Ellins had raised private donations -- via a website and at his county office -- to pay for his defense in a civil lawsuit brought by opponents of his controversial August decision to issue marriage licenses to gay and lesbian couples.

After paying his legal bill, Ellins estimated a few thousand dollars are leftover. And he said he's giving that money to a campaign called New Mexico Unites for Marriage Equality.

"It's a nonprofit organization that was established the last year to basically protect the same-gender marriage rights," Ellins said.

Ellins' legal expenses tied to the state district court lawsuit totaled nearly $31,759, according to a Doña Ana County news release.


Towleroad Guide to the Tube #1491

THE SLO-MO GUYS: Take on superhydrophobic surfaces and magnetic liquid.

WHY MARRIAGE MATTERS: The Equality New Mexico Foundation and ACLU of New Mexico Foundation in partnership with Freedom to Marry, the National Center for Lesbian Rights and the ACLU LGBT Project launch statewide ad.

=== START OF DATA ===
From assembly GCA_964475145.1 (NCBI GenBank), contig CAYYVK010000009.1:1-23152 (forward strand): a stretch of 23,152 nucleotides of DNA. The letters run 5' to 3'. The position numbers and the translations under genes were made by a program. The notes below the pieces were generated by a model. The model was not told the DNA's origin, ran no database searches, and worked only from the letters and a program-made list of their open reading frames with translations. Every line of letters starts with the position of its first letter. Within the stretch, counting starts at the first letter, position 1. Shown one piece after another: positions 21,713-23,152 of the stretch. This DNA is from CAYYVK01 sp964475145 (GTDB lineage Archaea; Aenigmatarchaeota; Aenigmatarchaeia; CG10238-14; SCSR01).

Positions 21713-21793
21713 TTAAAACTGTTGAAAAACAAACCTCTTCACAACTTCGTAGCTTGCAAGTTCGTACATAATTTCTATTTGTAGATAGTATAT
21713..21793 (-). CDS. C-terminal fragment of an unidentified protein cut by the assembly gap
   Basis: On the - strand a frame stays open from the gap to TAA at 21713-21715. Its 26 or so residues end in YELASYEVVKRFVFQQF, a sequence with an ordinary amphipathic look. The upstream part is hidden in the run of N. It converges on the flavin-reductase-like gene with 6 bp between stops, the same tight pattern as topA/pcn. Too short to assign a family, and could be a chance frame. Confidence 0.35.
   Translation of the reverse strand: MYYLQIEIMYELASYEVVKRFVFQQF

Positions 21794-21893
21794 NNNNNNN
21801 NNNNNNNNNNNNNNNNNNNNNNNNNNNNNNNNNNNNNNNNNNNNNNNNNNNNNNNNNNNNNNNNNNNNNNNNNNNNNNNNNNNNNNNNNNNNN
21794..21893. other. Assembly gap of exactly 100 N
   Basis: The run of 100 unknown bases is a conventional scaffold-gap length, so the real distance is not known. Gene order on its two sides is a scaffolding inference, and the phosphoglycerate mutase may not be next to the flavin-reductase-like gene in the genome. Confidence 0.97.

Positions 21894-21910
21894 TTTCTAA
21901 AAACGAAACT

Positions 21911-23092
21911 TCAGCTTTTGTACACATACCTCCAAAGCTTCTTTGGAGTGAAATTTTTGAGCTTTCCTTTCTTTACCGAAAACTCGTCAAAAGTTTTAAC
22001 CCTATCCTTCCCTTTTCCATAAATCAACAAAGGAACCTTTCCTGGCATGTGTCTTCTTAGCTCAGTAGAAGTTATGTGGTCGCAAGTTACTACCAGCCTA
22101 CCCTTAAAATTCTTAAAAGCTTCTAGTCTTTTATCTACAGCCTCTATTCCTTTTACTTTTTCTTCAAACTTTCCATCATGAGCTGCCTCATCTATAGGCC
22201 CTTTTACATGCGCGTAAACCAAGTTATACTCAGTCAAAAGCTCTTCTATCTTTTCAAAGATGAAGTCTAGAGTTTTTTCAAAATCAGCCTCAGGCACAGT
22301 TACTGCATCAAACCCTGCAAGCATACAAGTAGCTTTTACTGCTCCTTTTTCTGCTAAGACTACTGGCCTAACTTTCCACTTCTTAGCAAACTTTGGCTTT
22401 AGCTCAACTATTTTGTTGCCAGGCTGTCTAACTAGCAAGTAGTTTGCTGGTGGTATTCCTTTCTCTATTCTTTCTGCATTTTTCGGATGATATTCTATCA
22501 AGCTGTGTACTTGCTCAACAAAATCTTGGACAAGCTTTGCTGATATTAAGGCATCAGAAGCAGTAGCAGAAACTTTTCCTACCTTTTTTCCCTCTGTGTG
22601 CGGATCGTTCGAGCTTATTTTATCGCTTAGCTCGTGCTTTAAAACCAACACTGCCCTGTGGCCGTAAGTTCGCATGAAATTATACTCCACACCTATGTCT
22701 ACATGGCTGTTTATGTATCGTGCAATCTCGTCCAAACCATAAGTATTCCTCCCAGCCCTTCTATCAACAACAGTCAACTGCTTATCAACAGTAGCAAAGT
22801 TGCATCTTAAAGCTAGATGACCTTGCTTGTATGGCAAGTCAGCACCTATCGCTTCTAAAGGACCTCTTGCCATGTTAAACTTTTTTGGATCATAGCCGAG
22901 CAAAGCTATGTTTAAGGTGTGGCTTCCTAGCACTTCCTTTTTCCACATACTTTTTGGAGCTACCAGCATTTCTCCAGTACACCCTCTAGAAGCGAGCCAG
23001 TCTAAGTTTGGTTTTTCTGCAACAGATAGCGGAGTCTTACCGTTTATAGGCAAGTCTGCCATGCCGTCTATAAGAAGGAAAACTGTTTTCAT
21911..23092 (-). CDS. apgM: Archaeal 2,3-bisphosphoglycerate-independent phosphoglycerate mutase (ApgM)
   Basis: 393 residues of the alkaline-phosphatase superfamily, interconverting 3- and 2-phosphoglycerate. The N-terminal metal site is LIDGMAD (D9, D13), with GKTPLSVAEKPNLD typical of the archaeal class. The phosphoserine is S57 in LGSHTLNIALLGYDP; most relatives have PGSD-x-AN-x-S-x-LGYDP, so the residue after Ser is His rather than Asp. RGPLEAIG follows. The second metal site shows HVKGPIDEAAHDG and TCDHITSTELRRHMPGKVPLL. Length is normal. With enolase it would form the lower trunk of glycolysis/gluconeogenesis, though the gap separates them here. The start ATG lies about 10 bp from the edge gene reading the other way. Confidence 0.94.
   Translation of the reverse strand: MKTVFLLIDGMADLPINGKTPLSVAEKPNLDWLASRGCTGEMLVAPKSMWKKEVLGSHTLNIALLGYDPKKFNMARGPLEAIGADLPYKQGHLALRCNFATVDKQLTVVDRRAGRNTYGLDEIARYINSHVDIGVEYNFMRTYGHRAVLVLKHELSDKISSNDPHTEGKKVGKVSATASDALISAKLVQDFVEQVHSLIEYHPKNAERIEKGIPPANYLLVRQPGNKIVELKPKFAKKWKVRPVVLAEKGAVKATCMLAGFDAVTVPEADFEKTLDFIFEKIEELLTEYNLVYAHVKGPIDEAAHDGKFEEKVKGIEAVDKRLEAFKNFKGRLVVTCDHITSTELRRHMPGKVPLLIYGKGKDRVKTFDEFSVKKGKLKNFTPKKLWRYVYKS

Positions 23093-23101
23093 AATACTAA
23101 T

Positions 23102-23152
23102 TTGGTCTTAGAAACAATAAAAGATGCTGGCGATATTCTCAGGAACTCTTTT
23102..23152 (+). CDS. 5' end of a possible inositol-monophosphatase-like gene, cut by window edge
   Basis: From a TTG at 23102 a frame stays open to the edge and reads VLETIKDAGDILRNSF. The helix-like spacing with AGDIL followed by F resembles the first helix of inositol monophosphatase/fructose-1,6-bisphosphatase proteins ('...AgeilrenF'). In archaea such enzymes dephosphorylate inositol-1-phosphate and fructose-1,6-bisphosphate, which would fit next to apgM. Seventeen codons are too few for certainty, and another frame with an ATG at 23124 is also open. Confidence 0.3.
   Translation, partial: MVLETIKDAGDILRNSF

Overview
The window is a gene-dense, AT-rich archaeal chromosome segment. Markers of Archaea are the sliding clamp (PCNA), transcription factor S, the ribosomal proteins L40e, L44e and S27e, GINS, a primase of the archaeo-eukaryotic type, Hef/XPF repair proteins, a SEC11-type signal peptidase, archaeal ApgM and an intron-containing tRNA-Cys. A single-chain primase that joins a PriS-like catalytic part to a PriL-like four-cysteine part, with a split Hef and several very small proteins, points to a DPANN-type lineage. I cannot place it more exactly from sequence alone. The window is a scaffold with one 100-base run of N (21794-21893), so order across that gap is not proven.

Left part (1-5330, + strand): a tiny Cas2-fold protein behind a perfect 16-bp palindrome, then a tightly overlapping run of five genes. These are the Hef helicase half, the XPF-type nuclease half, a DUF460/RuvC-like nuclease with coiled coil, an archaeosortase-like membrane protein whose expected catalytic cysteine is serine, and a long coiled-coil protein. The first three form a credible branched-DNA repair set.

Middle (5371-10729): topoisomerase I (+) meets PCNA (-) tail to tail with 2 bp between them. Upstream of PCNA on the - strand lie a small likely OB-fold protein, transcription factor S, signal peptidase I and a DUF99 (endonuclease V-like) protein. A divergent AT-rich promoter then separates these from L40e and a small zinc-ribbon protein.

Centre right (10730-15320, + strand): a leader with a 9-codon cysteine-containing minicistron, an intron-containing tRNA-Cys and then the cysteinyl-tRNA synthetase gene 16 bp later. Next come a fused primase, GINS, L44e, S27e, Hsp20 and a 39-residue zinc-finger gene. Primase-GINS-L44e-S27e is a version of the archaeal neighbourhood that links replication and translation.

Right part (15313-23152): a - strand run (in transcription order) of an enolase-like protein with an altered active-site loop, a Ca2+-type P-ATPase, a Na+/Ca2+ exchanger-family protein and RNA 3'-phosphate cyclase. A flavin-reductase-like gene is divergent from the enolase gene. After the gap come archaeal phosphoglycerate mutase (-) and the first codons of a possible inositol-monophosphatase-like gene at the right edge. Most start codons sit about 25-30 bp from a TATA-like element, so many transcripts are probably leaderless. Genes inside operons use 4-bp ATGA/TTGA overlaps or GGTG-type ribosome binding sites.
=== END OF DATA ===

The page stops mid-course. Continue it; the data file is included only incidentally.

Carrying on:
SNL AT CES: 'Weekend Update' hits the Consumer Electronics Show in Vegas.

GROWN WOMAN: Yanis Marshall turns it out.

For recent Guides to the Tube, click HERE.


NM Gov. Susana Martinez Won't Legislate Against Gay Marriage: 'It's the Law of the Land'

New Mexico Governor Susana Martinez says she won't support or seek an amendment to ban gay marriage in the state, saying the issue is settled, the Santa Fe New Mexican reports:

MartinezMartinez said several times last summer — when several county clerks across the state began issuing marriage licenses to same-sex couples — that she believed state voters should decide the issue by way of a ballot question on whether to amend the state constitution.

“I think what I said before was that yes, the people should have decided on it, but the Supreme Court has decided,” the governor said Monday when asked by a reporter about the issue. “And it’s now the law of the land.”

Asked whether that meant she wouldn’t push for the Legislature to pass a measure like Sen. Bill Sharer’s Senate Joint Resolution 6, Martinez responded, “It’s the law of the land. The Supreme Court has spoken.”